Cyclone Pam – Anatomy of a disaster

Cyclone Pam – Anatomy of a disaster

The Pacific Institute of Public Policy is proud to unveil a precedent-setting new approach to recording and viewing history. Its interactive multimedia timeline of the devastation wrought by cyclone Pam in Vanuatu allows people to relive the event moment by moment.

Once the fear and the hype subside, the world’s attention moves on to the next disaster. We often forget to look back. Without the opportunity to reflect, we fail to understand how such events unfold.

Cyclone Pam struck Vanuatu’s islands with unprecedented force. When the accounting was complete, an estimated 110,000 people on 22 islands were severely affected. Now, months later, reconstruction and recovery continue. The cost to the nation is still being calculated, and a policy response is being formulated.

Simply put, Vanuatu is paying the penalty for the sins of the developed world. It is well established that weather events become more severe as climate change advances. Although this country is one of the most vulnerable in the world to severe weather, no cyclone in recorded history has reached the intensity of Pam. Miraculously, few people died. But when all is said and done, the cost of cyclone Pam will run into the hundreds of millions of dollars.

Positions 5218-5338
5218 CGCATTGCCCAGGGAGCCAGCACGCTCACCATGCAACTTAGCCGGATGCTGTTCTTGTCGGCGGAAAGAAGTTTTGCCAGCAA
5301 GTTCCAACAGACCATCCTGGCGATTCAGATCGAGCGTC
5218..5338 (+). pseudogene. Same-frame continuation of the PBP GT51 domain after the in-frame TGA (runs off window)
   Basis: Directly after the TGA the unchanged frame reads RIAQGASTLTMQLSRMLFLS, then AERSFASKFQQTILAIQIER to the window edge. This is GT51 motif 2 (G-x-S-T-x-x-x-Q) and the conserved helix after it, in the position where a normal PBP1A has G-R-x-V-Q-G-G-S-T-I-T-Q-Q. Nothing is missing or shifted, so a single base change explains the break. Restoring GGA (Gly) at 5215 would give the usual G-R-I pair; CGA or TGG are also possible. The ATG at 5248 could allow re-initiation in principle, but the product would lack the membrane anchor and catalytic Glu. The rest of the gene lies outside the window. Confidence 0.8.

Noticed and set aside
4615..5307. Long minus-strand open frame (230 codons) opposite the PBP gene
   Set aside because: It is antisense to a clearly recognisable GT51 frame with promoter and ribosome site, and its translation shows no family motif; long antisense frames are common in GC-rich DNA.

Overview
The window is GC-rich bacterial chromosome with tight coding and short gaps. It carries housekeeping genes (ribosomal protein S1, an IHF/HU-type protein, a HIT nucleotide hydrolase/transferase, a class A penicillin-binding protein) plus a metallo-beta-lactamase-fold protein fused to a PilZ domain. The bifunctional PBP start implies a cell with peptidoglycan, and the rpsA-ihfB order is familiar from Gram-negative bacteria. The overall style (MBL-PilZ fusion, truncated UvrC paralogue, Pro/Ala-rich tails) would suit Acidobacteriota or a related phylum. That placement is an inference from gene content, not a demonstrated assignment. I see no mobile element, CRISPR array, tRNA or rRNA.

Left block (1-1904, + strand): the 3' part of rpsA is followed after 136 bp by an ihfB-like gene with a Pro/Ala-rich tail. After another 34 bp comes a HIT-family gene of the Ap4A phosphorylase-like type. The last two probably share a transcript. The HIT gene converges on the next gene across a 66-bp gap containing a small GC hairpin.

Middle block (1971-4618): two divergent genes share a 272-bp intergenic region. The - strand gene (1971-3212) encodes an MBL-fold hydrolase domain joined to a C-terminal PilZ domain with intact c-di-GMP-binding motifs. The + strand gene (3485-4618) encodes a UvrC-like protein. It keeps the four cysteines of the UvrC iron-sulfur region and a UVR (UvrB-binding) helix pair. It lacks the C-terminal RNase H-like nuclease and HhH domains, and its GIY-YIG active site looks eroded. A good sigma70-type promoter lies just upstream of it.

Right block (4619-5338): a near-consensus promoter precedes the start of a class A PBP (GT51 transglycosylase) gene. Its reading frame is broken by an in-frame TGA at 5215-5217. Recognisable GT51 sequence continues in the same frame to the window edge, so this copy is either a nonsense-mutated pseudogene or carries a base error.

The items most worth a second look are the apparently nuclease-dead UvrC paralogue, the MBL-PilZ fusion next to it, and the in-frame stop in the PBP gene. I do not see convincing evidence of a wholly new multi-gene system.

In the lead-up to the global climate conference in Paris at the end of this year and in light of the World Summit Humanitarian Pacific consultations currently underway in Auckland, PiPP has undertaken an investigation of how developing countries can respond to such devastation, and how the developed world can shoulder its responsibilities in the years to come.

But before that can happen, it’s necessary to understand the nature of the event itself. We have therefore compiled a timeline of events before, during and after Pam made landfall in Vanuatu. It provides a comprehensive, blow-by-blow account of the disaster.

The timeline (which starts with a short video intro) can be found here.

This project is ongoing. As new information comes to light it will be added. If you have a link, a document, image or video you would like to see included, please don’t hesitate to contact us at

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